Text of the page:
Ribs are a familiar yet unknown feature of our structure. The same root-word is found in many languages; the image of the rib has been employed in describing the structure of everything from roofs to leaves to boats. We know we have lots of them which is perhaps why one could be spared for creating Eve – though it is also true that many people have an extra pair, ready for transformation. The ribs protect the heart and lungs but the term rib-cage is so unfortunate, so fixed and rigid, when the essence of the rib is liveliness. A snake uses its ribs to help with movement, enhancing the basic rhythms of contraction and release which allows the soft earthworm or simpler leech to move laboriously over the ground. Our limbs have opened out from the middle of the body and left the chest with the rhythm of breathing. A rib is sculpted in movement. Each rib is twisted along its long axis and also has an angle which means that you cannot lay a rib flat on a table. In life its middle portion, at your side, will be lower than both ends, though the front end is also lower than the back. It lives under twisting torsional tension, ready to spring out, to move apart. The higher ribs, lifting and rotating as you breathe in, move more at the front: the longer lower ribs as they are lifted move more out and up at the sides. I want to direct you to your sides, a place we lose underneath our arms and the tension in our shoulders. The human chest is wide rather than deep from front to back, but it’s still the case that you have wide, elastic sides, with a criss-cross of muscles from your head to your pelvis allowing flexible support through this forgotten region. If you find your sides then you can more easily connect front and back and find the space inside. Wislawa Szymborska writes a poem, ‘A large number’ about how crowded the world feels, how insignificant the individual, and yet she still feels alive and large and singular:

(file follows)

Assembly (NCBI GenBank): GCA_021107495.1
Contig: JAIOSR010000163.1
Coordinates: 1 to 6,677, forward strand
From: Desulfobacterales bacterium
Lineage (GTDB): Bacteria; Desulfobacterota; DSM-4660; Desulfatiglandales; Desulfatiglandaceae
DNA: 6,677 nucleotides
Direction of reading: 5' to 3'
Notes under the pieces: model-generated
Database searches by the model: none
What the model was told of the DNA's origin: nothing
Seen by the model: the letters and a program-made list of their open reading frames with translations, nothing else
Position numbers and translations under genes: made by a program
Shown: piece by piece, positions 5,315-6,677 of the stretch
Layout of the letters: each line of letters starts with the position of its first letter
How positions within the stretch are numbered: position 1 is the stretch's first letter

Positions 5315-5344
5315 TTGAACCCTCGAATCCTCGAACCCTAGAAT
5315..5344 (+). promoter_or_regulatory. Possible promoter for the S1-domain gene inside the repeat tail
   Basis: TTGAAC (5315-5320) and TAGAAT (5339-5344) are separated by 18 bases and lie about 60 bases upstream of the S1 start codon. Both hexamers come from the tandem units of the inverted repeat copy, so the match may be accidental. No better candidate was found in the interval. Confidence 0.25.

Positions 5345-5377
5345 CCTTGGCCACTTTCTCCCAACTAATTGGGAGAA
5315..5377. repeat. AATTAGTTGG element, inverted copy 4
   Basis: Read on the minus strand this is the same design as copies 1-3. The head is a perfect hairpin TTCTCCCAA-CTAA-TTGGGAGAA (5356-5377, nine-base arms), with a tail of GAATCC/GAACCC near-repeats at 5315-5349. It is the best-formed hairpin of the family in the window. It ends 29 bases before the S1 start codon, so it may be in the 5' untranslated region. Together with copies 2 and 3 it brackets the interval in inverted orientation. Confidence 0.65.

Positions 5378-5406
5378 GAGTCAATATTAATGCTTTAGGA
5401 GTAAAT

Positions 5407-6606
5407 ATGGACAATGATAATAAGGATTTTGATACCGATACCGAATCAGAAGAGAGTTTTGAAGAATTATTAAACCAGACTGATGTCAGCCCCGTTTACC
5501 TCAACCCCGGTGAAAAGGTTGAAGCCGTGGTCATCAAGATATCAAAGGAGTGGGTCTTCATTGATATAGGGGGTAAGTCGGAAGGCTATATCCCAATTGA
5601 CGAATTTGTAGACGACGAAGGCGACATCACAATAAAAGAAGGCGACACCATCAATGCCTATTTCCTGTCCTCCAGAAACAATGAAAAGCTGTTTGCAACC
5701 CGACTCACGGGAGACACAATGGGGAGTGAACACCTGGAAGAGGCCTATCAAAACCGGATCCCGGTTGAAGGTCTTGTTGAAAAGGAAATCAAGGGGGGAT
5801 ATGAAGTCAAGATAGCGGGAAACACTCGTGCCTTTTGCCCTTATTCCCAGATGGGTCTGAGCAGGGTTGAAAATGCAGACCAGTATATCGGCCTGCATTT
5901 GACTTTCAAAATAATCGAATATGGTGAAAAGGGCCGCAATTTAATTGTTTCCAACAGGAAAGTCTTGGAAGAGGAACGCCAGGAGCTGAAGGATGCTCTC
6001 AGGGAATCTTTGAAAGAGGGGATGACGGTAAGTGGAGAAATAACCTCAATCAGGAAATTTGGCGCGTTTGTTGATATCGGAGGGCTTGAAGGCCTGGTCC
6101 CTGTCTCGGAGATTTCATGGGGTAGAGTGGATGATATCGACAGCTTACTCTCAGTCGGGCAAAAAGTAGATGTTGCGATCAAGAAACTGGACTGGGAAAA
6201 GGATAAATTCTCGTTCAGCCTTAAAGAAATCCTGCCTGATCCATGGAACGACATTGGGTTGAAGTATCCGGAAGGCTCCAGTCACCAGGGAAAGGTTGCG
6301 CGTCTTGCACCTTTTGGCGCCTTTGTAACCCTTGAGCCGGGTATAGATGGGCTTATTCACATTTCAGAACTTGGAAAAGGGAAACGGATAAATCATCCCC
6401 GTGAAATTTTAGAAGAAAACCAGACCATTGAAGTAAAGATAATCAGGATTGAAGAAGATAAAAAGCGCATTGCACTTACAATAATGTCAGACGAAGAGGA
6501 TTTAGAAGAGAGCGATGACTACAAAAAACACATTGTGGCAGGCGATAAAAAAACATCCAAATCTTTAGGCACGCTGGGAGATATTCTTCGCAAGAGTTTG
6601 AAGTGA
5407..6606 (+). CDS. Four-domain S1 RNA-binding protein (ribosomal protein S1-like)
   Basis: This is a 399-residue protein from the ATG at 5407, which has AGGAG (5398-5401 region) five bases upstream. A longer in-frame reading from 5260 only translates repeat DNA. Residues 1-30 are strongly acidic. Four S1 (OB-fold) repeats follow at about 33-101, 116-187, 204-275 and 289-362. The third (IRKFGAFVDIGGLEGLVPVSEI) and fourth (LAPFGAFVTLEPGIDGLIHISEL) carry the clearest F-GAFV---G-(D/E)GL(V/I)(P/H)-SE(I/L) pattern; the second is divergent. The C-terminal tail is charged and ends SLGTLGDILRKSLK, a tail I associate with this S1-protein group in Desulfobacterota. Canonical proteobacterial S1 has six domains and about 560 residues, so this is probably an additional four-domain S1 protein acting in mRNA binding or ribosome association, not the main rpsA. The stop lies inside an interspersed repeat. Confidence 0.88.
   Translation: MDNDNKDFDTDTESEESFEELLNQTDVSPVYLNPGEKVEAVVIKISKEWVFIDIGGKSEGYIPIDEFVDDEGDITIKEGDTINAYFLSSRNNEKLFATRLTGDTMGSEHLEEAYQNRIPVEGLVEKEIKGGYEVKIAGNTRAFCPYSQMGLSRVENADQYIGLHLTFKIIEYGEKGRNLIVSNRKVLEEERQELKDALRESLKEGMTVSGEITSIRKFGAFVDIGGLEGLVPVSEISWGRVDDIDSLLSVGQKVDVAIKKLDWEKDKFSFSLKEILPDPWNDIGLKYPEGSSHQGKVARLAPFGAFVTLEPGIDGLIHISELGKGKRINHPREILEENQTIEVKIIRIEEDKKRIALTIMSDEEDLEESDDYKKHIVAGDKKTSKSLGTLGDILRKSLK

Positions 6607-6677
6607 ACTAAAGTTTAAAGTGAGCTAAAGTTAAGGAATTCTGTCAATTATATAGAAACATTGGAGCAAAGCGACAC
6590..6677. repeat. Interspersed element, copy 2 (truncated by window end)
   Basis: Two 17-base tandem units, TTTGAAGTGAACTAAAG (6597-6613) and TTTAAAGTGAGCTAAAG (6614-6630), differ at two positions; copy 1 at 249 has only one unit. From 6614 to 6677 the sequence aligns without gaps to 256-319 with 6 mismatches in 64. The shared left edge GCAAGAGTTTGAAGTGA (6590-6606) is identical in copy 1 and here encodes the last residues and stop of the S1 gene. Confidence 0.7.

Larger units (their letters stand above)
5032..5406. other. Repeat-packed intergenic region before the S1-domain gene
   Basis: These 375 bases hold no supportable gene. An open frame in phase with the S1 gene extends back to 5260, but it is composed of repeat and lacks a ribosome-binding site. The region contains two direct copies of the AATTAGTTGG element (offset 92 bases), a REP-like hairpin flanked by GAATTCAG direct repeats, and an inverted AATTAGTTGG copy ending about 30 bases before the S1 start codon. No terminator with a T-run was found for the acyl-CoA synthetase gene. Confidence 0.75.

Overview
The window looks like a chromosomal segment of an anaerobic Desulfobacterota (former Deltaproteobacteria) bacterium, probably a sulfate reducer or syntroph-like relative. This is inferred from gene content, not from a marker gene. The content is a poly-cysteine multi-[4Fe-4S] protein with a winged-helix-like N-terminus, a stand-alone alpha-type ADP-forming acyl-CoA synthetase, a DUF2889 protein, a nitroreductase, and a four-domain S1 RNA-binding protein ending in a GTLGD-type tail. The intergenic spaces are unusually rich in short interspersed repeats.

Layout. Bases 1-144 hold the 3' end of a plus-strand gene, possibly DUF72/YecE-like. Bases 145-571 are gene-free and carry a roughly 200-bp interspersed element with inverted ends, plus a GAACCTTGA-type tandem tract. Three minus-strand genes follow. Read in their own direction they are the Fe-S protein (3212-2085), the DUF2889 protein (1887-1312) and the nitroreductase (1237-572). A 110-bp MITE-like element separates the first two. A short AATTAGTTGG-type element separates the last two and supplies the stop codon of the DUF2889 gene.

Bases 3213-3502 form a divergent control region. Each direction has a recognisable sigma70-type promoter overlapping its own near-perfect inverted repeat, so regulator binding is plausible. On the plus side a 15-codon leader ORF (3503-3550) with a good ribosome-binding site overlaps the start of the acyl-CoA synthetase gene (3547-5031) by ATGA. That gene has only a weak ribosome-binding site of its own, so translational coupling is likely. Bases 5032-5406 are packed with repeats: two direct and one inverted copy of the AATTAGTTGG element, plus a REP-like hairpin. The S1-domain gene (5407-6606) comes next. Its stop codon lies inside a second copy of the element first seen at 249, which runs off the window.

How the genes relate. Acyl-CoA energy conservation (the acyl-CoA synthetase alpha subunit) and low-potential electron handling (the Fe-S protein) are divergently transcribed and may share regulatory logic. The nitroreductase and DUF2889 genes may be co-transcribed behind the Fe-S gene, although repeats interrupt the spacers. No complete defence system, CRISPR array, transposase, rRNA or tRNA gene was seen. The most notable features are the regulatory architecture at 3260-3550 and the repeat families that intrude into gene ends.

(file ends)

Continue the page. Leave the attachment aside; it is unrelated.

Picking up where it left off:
Why there’s all this space inside me
I don’t know
The mystery is in the imagination – and the ribs.